10. Yes, but the LTPs are not going to convince those classical critics who look down on film music. If this is the objective, the way of achieving it is to compile something which has a structure and works independently of the film, and displays interesting and non-trivial features. The final act of CEO3K mentioned above is a great example - it probably ranks among the very best music composed in the second half of the 20th century. There are plenty of scores which would be amenable to this treatment (A.I., the Potters, E.T., Star Wars...). I didn't know about this. When was it performed?
  11. I haven't heard the Matrix Symphony. As far as the LOTR Symphony is concerned, yes, I like it and I think it's a great way to present the LOTR music in a live concert. That's precisely what I wish JW would do for his best works. It's not a new idea at all, of course: Prokofiev felt the need to re-arrange and re-assemble his Alexander Nevsky score into the well-known cantata, and the "Classical Elite" apparently never had problems with that, even if it is essentially film music. For some critics there might be a sort of authority principle at work, by virtue of which primarily "classical" authors are considered good in whatever they did, even if they occasionally went into film music territory. But I think that for more independent thinkers and listeners, the fact of giving a structure to the music, and allowing enough space for the maturation of the themes, is highly appreciated.
  12. I don't exactly like the use of the term "Classical Music Elite" here. There are plenty of "elite" figures in the field of classical music who have embraced film music as a natural continuation of that tradition. I don't think anyone should be excessively impressed by the lonely tweets of some old-school music critics or musicologists. Still, as I have already expressed in the past, I wish I could hear more structured pieces performed in JW's concerts. A perfect example would be the final act of Close Encounters, that @Michael Grigorowitsch used in his reply to the musicologist above - played exactly like that in its 21-minute splendor, as it is. Analogous sequences could be realized for many of JW's scores, and I think many classically-oriented musicians (me included) would prefer to get a concert made of pieces like this, rather than compilations of Main Titles, End Titles, and 3-minute theme arrangements. In other words, it takes time to tell a good story in music (as JW knows very well) and I wish we could get more full stories in his concerts. I'm sure that this would increase his popularity with musicians who might be knowledgeable about classical music, but maybe never bothered to listen to a film score in its entirety outside the movie theater.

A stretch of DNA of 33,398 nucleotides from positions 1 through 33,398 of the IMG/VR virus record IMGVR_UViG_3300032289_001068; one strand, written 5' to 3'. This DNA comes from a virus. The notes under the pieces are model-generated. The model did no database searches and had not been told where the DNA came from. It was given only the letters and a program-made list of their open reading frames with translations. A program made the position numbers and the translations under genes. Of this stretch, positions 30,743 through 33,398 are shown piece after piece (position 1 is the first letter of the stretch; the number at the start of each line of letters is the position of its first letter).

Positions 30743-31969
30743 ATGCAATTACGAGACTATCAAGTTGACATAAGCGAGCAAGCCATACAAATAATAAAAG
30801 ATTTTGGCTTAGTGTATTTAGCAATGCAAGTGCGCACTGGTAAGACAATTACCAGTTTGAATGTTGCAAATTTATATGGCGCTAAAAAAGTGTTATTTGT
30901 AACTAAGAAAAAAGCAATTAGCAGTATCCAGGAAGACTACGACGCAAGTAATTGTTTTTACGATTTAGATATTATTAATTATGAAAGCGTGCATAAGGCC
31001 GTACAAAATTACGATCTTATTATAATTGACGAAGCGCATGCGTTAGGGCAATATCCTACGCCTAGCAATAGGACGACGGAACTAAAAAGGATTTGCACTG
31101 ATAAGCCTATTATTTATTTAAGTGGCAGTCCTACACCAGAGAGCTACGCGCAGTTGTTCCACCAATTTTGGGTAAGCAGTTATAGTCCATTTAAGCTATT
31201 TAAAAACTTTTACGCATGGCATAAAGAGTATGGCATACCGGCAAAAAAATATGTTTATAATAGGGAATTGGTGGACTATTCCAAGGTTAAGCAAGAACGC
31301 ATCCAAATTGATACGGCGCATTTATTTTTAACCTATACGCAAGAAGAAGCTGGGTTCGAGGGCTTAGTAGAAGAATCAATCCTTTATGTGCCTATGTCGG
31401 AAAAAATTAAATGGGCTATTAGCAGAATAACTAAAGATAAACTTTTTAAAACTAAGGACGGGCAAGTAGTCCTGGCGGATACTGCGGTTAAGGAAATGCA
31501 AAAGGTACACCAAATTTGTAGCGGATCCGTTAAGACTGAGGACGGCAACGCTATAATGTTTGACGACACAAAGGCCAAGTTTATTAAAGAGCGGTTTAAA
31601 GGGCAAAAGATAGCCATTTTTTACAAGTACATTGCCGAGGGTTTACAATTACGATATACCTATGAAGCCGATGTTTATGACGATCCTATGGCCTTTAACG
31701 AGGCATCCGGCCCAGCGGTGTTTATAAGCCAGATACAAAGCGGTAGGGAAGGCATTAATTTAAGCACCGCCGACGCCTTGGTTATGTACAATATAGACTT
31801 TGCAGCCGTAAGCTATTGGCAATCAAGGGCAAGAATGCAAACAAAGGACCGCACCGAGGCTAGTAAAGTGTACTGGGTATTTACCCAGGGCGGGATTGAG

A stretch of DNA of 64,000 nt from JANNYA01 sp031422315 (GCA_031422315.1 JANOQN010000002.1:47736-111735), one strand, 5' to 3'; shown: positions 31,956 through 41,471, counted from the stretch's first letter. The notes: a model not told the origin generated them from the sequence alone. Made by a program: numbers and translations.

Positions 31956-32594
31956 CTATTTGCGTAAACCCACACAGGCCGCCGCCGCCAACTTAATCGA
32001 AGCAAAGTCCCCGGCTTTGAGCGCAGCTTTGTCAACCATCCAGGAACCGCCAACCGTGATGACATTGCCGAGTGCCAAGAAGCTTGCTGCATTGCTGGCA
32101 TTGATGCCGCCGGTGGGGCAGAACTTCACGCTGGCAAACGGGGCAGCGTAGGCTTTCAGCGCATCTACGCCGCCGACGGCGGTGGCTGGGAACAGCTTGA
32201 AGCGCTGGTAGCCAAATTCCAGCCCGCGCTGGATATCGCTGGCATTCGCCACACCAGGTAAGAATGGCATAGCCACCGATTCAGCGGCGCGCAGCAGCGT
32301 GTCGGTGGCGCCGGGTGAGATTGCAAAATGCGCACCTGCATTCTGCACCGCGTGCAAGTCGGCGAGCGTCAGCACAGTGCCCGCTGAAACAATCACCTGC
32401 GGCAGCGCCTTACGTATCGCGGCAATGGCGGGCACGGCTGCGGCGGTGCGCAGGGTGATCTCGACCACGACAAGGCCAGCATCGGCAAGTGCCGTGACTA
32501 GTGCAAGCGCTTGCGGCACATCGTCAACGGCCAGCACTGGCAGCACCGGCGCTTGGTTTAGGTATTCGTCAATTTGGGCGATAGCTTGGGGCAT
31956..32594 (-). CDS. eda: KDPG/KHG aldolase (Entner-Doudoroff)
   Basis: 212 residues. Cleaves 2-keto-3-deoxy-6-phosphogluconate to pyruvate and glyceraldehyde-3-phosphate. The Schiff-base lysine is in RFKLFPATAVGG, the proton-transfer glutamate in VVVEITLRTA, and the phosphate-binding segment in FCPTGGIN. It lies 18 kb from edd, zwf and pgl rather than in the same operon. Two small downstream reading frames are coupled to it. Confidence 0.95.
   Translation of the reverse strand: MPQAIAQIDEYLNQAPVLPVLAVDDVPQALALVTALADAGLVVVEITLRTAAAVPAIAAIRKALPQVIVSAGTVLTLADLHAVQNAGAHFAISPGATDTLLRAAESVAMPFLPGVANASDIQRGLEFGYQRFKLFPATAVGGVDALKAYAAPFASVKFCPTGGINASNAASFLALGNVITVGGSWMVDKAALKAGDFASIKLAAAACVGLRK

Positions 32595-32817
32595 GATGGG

13. "Oh. If I had realized that, I would have scored it differently!"
  14. Nah, I don't believe this is a troll job. No one (*) would go at such lengths, just for a troll job - just think at the amount of time that he must have spent to do his "researches" and reply here... it wouldn't be a reasonable investment of time. In Mattris's posts, I've seen a greater amount of logical fallacies than I would have been able to conceive if I had tried. So, either he's someone who is doing a sociological research on whether people on the internet are able to detect logical fallacies and/or for how long they are going to reply to these (so, he knows them and he's producing them on purpose to study people's responses), or such fallacies are just part of his way of approaching reality, and he truly believes in what he's saying. I think these are the most likely possible explanations. (*)... admittedly, based on the people that I know in real life, which might not be a representative sample of the whole population of the internet!